President Trump Received Regeneron Experimental Antibody Treatment

President Trump has received a dose of an experimental antibody cocktail being developed by the drug maker Regeneron, in addition to several other drugs, including zinc, vitamin D and the generic version of the heartburn treatment Pepcid, according to a letter from his doctor that was released by the White House Friday afternoon.

Mr. Trump and the first lady, Melania Trump, announced early Friday morning that they had . The president has a low-grade fever, nasal congestion and a cough, according to two people close to Mr. Trump.

, Mr. Trump’s doctor, Dr. Sean P. Conley, said “he completed the infusion without incident” and that he “remains fatigued but in good spirits.”

There are no approved treatments for Covid-19, but the Regeneron treatment is one of the most promising candidates, along with another antibody treatment developed by Eli Lilly. Both are being tested in patients around the country. Initial results have suggested that they can reduce the level of the virus in the body and possibly shorten hospital stays — when they are given early in the course of infection.

the malaria drug hydroxychloroquine in the hopes that it could prevent infection. The Food and Drug Administration authorized hydroxychloroquine for emergency use this spring, its approval after concluding that the drug’s potential benefits did not outweigh the risks.

Mr. Trump has also enthusiastically endorsed the use of convalescent plasma and the treatment for emergency use even though there is still not good evidence that it works. that injecting a disinfectant like bleach could help combat the virus, although later said he was joking.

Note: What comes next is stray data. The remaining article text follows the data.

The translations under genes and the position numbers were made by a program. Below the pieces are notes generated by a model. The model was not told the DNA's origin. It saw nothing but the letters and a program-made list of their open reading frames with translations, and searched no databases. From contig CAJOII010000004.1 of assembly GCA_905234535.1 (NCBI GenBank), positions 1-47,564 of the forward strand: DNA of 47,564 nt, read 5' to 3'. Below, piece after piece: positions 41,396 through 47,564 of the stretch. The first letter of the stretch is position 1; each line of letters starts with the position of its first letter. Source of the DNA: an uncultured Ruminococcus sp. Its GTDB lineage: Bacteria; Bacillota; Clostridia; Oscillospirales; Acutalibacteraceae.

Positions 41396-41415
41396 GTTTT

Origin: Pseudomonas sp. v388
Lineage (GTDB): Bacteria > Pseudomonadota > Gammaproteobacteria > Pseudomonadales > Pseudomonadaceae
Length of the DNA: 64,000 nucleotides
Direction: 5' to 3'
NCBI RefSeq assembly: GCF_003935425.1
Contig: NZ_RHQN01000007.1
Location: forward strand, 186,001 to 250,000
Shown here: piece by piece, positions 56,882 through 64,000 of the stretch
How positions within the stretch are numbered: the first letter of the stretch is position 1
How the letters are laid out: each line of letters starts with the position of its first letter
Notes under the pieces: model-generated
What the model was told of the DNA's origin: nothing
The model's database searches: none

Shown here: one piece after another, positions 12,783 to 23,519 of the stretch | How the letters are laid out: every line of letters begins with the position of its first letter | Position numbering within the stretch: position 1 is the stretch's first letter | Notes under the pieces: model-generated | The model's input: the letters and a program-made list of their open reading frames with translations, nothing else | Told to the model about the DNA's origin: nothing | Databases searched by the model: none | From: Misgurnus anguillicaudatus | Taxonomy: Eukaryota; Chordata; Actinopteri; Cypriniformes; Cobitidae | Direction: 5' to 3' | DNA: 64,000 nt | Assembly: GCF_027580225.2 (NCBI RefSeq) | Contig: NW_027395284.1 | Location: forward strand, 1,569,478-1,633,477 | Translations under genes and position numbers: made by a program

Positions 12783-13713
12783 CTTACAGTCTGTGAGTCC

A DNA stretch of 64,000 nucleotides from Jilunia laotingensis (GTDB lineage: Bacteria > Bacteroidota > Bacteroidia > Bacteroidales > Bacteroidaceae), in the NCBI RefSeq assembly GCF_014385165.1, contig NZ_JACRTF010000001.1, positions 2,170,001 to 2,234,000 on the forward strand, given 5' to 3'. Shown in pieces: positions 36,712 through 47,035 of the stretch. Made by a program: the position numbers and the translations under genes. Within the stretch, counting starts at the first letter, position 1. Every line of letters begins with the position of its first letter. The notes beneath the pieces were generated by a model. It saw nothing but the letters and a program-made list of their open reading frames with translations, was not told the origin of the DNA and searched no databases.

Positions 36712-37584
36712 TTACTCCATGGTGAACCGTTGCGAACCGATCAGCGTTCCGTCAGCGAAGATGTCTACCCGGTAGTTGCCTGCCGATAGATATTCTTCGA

Other treatments — , and remdesivir, an antiviral drug developed by Gilead — have been shown in clinical trials to help patients with Covid-19 who are sick enough to be hospitalized. Neither drug has gone through the rigorous F.D.A. approval process to determine that it is safe and effective, although dexamethasone is widely available for other uses, and remdesivir .

as for Covid-19, although none have been definitively proven to work.

Dr. Clifford Rosen, a professor of medicine at Tufts and an associate editor at the New England Journal of Medicine, said there are no rigorous clinical trials showing vitamin D, zinc or famotidine help fight the virus.

Mr. Trump in 2018 signed the Right to Try law, which allows patients and their doctors to directly request an experimental treatment from a company, without first seeking approval from the F.D.A., which typically approves the vast majority of such requests. The Right to Try law is rarely used, however, with most doctors and hospitals preferring to use the existing process of seeking company and then agency approval.

Some ethics experts said it was not surprising that Mr. Trump was given an experimental drug, given that it has passed safety trials.

enrolling participants in clinical trials that used a placebo.

On Tuesday, that its treatment, a cocktail of two antibodies, hastened recovery time and reduced the amount of virus in the nasal cavities of a small number of volunteers in its ongoing study.

The new results were from a study of 275 volunteers who were treated after being diagnosed with Covid-19. Those who were not making their own antibodies at the start of the trial benefited the most, Regeneron reported. Their symptoms resolved in an average of 6 to 8 days, compared with 13 days in those who received a placebo.

The dose that Mr. Trump received is the higher of two doses that Regeneron is testing in its trial of outpatients with Covid-19.

Despite their early promise, monoclonal antibodies are difficult and expensive to manufacture, and some have raised questions about whether the companies will be able to make enough to meet global demand if they are proven to work.

it was teaming up with a larger company, Roche, to ramp up production.

Maggie Haberman and Michael D. Shear contributed reporting.